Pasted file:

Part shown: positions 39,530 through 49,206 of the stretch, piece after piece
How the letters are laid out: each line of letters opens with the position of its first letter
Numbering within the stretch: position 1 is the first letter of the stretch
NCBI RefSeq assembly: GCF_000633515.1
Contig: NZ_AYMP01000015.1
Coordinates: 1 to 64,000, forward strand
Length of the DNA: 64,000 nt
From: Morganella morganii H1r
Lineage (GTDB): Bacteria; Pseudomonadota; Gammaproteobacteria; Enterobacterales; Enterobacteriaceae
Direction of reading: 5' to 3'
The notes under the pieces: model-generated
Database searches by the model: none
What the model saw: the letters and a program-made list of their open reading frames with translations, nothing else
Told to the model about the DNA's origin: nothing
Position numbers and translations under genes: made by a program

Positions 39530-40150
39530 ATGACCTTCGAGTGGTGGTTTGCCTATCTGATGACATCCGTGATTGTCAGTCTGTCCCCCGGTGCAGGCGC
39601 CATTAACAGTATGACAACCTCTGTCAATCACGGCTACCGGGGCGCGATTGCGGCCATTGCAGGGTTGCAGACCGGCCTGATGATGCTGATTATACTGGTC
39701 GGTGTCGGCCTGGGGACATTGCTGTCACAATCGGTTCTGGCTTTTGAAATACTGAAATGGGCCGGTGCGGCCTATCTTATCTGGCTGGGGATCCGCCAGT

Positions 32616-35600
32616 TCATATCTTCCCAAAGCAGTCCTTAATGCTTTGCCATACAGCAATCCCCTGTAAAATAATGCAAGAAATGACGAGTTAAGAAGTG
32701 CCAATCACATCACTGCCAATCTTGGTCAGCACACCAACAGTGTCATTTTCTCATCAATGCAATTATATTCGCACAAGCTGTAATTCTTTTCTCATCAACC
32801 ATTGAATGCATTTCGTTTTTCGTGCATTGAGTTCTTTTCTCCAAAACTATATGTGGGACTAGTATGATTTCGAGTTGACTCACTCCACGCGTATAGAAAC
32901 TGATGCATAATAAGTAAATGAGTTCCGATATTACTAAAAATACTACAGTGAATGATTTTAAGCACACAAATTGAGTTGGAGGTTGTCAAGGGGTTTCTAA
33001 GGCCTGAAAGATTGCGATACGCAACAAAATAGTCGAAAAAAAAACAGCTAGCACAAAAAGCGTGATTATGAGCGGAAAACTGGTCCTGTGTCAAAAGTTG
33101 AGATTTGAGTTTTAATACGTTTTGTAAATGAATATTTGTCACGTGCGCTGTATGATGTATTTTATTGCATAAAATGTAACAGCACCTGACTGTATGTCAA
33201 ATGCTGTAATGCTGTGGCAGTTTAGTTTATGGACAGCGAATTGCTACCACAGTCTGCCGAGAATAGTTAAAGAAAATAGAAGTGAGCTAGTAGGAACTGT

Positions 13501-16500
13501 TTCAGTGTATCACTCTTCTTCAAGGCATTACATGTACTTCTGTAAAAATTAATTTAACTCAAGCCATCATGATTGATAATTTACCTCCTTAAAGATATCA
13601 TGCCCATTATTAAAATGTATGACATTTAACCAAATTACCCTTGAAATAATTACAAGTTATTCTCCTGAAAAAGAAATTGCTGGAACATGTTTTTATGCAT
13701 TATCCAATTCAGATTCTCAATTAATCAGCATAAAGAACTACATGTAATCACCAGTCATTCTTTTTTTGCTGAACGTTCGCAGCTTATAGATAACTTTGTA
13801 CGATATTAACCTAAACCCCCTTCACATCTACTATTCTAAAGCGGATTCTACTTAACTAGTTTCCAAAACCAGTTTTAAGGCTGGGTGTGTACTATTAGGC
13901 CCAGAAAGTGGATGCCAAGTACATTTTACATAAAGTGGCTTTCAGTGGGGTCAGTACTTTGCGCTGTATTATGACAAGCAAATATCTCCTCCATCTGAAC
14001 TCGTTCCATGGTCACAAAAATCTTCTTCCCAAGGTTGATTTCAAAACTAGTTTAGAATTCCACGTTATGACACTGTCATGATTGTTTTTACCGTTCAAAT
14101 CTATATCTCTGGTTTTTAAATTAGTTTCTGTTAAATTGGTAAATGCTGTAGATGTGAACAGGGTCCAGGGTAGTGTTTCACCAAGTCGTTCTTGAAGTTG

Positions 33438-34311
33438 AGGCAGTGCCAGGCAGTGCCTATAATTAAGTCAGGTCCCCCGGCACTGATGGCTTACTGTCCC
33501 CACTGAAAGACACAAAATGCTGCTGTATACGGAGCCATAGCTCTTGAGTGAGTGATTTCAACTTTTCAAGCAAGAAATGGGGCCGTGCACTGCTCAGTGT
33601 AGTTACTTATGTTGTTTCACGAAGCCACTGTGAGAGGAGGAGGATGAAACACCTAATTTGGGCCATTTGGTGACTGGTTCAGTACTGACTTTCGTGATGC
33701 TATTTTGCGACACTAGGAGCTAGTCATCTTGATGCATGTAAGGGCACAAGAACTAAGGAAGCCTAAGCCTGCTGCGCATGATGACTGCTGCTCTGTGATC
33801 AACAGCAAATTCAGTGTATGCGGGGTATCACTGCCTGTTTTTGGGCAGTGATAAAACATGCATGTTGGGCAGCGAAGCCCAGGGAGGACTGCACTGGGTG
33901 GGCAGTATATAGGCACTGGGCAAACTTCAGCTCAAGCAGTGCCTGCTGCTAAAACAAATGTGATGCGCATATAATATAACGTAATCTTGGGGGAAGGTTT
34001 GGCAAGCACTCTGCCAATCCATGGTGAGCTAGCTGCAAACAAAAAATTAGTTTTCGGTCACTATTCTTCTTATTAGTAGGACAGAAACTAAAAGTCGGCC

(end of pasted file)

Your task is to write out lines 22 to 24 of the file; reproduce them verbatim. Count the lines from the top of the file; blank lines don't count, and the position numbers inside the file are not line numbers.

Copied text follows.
32701 CCAATCACATCACTGCCAATCTTGGTCAGCACACCAACAGTGTCATTTTCTCATCAATGCAATTATATTCGCACAAGCTGTAATTCTTTTCTCATCAACC
32801 ATTGAATGCATTTCGTTTTTCGTGCATTGAGTTCTTTTCTCCAAAACTATATGTGGGACTAGTATGATTTCGAGTTGACTCACTCCACGCGTATAGAAAC
32901 TGATGCATAATAAGTAAATGAGTTCCGATATTACTAAAAATACTACAGTGAATGATTTTAAGCACACAAATTGAGTTGGAGGTTGTCAAGGGGTTTCTAA